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Behind the big themes, celebrated figures, and dry dates of history are the interesting stories of life in the past and ordinary people. Southeast Missouri has a varied and rich history that you often don’t hear about in history classes. Join Bill Eddleman of the State Historical Society of Missouri to hear about these stories with “Tales from Days Gone By.” Listen in on the second and fourth Thursday of the month during Morning Edition (7:45 a.m.) and All Things Considered (4:44 p.m.)

The Crown Jewel of Caledonia: The Bellevue Collegiate Institute

Bellevue Collegiate Institute building in the early 1930s.
Library of Congress, Prints and Photographs Division, Historic American Buildings Survey.
Bellevue Collegiate Institute building in the early 1930s.

The demand for higher education in Missouri increased after the Civil War. Children of families from an expanding middle class aspired to prepare for better careers, but many could not afford the costs of university education.

One response to this need came from Protestant religious denominations. An early effort resulted in establishment of a Methodist academy in the Arcadia Valley in 1846, led by Rev. Jerome C. Berryman. This school closed due to financial problems before the Civil War and an order of Catholic nuns purchased the building.

A group of stockholders had undertaken to build a small college in Caledonia in 1864. By 1867 they had raised $6650, acquired a town lot, and planned to raise a brick building in the Italianate style. They needed a sponsor with connections beyond the local area and the St. Louis Conference of the Methodist Church agreed. Methodism had been strong in the Bellevue Valley since its settlement. The Bellevue Collegiate Institute was established in 1869, and immediately the group began construction of a larger building addition. The stately building earned the Institute its nickname of “The Crown Jewel of Caledonia.”

BCI provided a coeducational program, with a curriculum leading from the grammar school level to a full baccalaureate. The group recruited a talented faculty from across the country, including Rev. Berryman. The curriculum included religious study and a full range of basic topics. Throughout its life, Bellevue Collegiate Institute had fewer than 100 students at any one time, many boarded with local families.

The most illustrious faculty member, Willard D. Vandiver, became President of BCI in 1880 after two years as professor of Mathematics and Science and remained in the position until 1889. Vandiver later said of BCI that it, “…furnished educational facilities for more Southeast Missouri families than any other school in the State except the State Normal School at Cape Girardeau, which under the patronage of the State had grown to be a larger institution. Bellevue College, as it was generally known from 1870 to 1900, during my nine years was nearly doubled and its influence extended to more than twenty counties in that section of the State."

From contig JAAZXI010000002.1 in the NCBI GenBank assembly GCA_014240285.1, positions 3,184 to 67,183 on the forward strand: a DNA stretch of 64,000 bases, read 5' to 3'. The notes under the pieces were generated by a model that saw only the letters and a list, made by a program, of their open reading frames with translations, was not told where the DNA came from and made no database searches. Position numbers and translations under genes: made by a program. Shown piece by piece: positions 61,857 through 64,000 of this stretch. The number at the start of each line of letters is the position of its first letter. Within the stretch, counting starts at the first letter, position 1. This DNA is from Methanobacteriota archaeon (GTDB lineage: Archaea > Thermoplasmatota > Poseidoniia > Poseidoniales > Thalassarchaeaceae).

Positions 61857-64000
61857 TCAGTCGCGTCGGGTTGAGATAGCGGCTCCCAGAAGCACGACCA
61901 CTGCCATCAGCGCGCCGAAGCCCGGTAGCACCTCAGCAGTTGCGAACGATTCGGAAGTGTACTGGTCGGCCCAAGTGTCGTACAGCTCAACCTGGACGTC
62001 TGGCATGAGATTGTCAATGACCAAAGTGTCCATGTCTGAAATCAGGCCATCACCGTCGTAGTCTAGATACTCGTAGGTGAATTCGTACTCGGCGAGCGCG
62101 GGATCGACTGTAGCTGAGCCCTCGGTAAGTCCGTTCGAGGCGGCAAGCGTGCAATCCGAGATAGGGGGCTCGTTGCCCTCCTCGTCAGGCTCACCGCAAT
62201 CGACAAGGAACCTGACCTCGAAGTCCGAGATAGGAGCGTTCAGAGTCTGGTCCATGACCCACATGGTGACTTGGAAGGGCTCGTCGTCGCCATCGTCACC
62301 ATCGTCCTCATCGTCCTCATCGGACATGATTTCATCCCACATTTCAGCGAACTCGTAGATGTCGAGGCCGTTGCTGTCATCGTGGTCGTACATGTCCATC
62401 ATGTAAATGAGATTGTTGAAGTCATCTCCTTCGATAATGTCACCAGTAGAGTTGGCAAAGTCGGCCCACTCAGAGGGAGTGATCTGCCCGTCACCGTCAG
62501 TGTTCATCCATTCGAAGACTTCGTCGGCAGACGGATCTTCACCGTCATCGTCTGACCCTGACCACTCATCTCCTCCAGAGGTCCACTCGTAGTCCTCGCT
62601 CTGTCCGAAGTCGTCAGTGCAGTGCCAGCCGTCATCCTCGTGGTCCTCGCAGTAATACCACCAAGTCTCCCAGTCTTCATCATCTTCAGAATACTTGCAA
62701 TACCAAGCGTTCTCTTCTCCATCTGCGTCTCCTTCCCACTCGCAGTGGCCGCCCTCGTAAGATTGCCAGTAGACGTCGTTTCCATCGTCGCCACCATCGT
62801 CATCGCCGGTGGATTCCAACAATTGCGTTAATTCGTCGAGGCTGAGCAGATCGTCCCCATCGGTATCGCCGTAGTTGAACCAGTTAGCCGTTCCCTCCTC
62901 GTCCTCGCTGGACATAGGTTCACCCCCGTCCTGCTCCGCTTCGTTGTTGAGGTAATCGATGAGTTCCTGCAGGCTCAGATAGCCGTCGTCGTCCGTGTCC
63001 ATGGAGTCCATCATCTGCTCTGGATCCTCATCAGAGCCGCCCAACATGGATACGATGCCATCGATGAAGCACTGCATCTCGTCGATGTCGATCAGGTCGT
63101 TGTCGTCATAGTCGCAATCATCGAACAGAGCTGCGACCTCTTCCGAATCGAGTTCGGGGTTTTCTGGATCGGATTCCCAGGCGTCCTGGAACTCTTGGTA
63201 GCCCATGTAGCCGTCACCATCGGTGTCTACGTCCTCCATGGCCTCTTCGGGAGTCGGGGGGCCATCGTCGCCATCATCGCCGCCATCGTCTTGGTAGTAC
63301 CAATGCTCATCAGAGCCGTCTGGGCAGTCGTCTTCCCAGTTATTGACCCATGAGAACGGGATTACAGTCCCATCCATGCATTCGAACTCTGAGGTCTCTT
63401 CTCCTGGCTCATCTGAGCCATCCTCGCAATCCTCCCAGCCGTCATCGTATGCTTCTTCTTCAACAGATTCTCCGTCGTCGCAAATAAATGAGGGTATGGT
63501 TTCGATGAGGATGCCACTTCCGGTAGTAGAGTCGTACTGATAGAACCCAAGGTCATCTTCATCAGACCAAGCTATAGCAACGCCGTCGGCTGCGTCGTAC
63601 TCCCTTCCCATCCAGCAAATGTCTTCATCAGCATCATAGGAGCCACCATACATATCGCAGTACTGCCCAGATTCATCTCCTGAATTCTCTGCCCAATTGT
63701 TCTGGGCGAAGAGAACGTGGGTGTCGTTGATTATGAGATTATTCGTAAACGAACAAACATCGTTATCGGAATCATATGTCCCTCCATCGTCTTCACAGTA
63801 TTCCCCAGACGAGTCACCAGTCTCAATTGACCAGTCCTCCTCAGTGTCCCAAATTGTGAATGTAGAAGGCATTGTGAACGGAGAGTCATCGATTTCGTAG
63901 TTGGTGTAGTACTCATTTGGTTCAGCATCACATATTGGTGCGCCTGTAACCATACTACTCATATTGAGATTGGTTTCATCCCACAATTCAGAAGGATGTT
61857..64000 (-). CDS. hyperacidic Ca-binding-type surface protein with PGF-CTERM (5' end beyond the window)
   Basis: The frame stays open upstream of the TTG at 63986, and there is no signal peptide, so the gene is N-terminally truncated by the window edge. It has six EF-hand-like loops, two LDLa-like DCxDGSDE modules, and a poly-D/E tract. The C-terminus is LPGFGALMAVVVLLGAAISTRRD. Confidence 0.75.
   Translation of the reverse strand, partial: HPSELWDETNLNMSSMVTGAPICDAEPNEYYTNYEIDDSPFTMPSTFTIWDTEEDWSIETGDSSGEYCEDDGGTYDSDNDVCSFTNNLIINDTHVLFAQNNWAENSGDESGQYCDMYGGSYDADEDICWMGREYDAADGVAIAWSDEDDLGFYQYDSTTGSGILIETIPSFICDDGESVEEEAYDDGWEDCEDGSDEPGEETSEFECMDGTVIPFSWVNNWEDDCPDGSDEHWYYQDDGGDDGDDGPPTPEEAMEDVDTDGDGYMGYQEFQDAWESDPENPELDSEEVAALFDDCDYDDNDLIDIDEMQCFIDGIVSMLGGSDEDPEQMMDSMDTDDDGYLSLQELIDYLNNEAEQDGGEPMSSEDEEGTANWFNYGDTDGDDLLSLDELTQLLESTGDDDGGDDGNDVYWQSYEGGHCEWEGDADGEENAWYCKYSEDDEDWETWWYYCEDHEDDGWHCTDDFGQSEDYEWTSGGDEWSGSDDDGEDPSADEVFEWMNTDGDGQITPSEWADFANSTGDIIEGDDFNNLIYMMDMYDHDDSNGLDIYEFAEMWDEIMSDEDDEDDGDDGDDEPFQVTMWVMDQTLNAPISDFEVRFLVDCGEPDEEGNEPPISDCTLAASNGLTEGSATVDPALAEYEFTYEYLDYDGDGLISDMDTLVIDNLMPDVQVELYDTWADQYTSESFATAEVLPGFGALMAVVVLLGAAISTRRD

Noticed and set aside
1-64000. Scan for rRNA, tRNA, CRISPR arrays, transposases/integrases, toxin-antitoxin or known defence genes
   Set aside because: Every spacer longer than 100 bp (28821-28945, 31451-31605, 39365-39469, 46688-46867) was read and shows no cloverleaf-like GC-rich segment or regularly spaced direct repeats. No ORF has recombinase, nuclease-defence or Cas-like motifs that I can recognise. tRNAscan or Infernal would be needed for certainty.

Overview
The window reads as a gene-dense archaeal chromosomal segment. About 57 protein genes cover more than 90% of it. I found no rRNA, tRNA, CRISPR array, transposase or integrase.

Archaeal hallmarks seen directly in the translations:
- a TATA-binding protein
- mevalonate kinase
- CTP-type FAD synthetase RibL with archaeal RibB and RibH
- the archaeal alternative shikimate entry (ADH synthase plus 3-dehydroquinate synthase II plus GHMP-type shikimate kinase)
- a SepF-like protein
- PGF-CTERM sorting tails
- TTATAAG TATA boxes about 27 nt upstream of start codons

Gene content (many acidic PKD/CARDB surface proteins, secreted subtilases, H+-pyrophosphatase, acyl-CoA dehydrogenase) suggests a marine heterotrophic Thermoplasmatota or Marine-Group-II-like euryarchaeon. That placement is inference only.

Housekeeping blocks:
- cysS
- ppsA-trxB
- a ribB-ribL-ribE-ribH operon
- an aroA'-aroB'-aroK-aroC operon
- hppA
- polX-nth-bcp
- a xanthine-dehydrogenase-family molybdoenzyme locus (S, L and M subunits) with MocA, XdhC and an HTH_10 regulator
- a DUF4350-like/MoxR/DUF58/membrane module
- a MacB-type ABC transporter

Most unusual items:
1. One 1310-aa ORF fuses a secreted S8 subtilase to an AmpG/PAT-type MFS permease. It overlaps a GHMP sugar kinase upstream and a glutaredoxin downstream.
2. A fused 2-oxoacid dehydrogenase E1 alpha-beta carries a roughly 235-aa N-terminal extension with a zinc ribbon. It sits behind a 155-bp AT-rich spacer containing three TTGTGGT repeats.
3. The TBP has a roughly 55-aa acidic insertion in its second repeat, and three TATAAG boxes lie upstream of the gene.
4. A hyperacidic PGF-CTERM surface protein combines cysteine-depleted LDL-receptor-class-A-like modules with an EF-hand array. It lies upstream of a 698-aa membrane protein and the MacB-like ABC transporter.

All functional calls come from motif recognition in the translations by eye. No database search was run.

The St. Louis Southern Methodist Conference was never a strong financial supporter of BCI, however, and withdrew support in September 1895. The school continued to operate for another seven years. In the face of increased competition from public colleges and declining financial support, BCI closed its doors in 1902. The building became Caledonia High School in 1911.

Alumni of BCI were active and formed the Bellevue Collegiate Institute Homecoming Association in 1938. At one alumni meeting, members suggested they choose two of the most outstanding living former students. They selected Judge James T. Ronald, age 94 at the time, nominated for his 40 years on the bench of the Superior Court of Seattle, and Mrs. Lucy Gibson Green, executive head of the Arkansas State School for the Blind. The Association met annually in October through the 1960s, and some surviving alumni met at the time of the 1968 dedication of a historical marker topped by the school bell on the site of the Institute. The grand historic building served as Junior High School and Shop until the district razed it in 1955.

Bellevue Collegiate Institute and similar private colleges provided students of middling means with a quality education from before the days of the public state universities and into the early 1900s. Many towns in Southeast Missouri owe much to these institutions for the educated citizens they provided to improve life in these communities.

Bill Eddleman was born in Cape Girardeau, and is an 8th-generation Cape Countian. His first Missouri ancestor came to the state in 1802. He attended SEMO for two years before transferring to the University of Missouri to study Fisheries and Wildlife Biology. He stayed at Mizzou to earn a master of science in Fisheries and Wildlife, and continued studies in Wildlife Ecology at Oklahoma State University.